Suing a Miller Act Payment Bond within One-Year From Your Final Furnishing Date

Prime contractors on federal construction projects furnish the federal government with a Miller Act payment bond. Subcontractors and suppliers in privity of contract with the prime contractor (or sub-subcontractors or suppliers in privity with a subcontractor) must file a Miller Act payment bond lawsuit within one year from when the last of their labor was performed or material was supplied, i.e., their final furnishing date (excluding punchlist, warranty or repair-related work). If filed outside of the one-year limitations period, a claimant will have blown their rights to pursue a Miller Act payment bond lawsuit.

For example, a prime contractor hired a mechanical subcontractor for a federal project. Months after the subcontractor completed its work, it notified the surety that it would not furnish its close out documents until it received payment. The surety responded that it would get the ball rolling regarding the subcontractor’s claim. However, more than a year after the subcontractor last furnished work on the project, it still remained unpaid. The subcontractor filed a Miller Act payment bond lawsuit and the surety argued that the subcontractor filed its lawsuit outside of the one-year statute of limitations. The subcontractor tried to circumvent this argument by stating that the statute of limitations should be equitably tolled based on the surety’s response that it would get the ball rolling regarding the subcontractor’s claim. But, the surety never represented it was going to pay the subcontractor and never did anything to induce the subcontractor into not timely filing a Miller Act payment bond lawsuit.   Thus, the subcontractor’s Miller Act payment bond claim failed because it was untimely filed. (In order for the statute of limitations to be equitably tolled to excuse the late filing of a Miller Act payment bond lawsuit, there generally needs to be some form of misconduct that misled the claimant into allowing its statute of limitations to expire—a very difficult burden to support).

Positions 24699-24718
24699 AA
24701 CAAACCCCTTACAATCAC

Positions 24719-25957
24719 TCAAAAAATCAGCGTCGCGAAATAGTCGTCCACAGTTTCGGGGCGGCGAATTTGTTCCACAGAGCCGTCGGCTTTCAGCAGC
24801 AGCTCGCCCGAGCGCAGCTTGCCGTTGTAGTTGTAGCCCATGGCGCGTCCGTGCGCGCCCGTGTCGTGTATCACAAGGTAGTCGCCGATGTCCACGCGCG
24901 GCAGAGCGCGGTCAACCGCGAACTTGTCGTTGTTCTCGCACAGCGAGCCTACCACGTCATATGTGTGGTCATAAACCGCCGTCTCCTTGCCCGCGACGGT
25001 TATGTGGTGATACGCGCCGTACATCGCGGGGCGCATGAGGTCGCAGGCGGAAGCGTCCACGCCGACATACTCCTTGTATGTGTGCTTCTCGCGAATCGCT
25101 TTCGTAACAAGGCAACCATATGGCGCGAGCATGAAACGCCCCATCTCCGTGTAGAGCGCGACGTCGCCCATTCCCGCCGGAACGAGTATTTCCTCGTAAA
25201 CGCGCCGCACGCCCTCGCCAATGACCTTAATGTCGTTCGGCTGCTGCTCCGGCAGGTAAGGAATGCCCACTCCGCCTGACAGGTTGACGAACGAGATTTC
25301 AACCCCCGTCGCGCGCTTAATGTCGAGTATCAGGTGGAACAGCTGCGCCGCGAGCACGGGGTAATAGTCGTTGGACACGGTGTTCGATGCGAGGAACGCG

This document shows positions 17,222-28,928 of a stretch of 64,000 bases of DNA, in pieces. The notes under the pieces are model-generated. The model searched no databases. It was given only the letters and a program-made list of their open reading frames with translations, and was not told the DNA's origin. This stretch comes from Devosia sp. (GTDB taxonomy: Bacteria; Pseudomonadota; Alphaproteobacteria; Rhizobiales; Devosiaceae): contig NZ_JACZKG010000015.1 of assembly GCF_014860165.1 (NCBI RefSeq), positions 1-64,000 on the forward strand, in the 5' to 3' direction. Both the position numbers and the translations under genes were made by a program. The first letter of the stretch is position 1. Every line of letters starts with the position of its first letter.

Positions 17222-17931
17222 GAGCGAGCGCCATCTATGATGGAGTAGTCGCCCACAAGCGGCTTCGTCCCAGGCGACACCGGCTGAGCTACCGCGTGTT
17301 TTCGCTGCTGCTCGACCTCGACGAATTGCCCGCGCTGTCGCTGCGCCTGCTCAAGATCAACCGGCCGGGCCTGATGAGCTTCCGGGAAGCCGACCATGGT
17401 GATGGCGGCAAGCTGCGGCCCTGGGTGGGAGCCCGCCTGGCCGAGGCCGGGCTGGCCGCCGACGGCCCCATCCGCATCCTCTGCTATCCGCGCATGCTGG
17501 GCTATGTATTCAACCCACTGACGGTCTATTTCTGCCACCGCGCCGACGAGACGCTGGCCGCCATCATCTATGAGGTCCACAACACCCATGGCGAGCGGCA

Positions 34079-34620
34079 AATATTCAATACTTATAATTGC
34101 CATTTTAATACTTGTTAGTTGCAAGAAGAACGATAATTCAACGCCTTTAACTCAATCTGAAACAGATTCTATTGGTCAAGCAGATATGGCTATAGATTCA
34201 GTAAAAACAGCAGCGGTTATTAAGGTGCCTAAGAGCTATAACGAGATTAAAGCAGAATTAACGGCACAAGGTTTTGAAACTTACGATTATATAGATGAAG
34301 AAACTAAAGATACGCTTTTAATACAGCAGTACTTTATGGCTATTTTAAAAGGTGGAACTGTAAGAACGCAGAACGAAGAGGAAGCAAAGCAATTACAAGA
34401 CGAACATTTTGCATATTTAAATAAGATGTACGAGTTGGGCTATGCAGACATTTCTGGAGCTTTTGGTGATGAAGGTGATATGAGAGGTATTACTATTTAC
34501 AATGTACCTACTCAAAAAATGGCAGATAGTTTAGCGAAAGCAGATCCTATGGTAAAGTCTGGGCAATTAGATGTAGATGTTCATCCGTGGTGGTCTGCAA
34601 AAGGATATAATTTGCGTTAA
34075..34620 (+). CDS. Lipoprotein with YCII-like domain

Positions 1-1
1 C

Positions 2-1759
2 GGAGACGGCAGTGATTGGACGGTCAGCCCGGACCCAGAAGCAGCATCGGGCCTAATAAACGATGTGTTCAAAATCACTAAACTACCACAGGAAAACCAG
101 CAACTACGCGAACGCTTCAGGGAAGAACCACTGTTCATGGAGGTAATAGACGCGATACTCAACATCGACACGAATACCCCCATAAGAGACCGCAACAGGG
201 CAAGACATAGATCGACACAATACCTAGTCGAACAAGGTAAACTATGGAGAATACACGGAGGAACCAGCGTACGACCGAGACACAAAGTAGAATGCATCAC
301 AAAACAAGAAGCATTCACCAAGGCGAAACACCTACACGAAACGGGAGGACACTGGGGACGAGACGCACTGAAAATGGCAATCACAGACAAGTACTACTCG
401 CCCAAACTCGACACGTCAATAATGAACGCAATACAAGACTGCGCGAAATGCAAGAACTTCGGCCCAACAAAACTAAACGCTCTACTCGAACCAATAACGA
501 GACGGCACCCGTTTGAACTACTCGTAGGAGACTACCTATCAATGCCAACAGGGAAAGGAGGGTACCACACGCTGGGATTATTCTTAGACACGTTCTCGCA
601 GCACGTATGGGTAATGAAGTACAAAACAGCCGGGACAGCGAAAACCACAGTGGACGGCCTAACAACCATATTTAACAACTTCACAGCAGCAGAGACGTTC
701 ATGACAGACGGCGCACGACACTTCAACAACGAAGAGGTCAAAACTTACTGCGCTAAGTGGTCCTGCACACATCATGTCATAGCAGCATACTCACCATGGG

If you are a Miller Act payment bond claimant, know when your final furnishing date is (excluding punchlist, warranty, and repair-related work) so that you timely file your Miller Act payment bond lawsuit. No excuses!  And, if you are a prime contractor, you also want to know or have an idea when a claimant’s final furnishing date is in order to best preserve a potential statute of limitations defense.

Please contact David Adelstein at dadelstein@gmail.com or (954) 361-4720 if you have questions or would like more information regarding this article. You can follow David Adelstein on Twitter @DavidAdelstein1.

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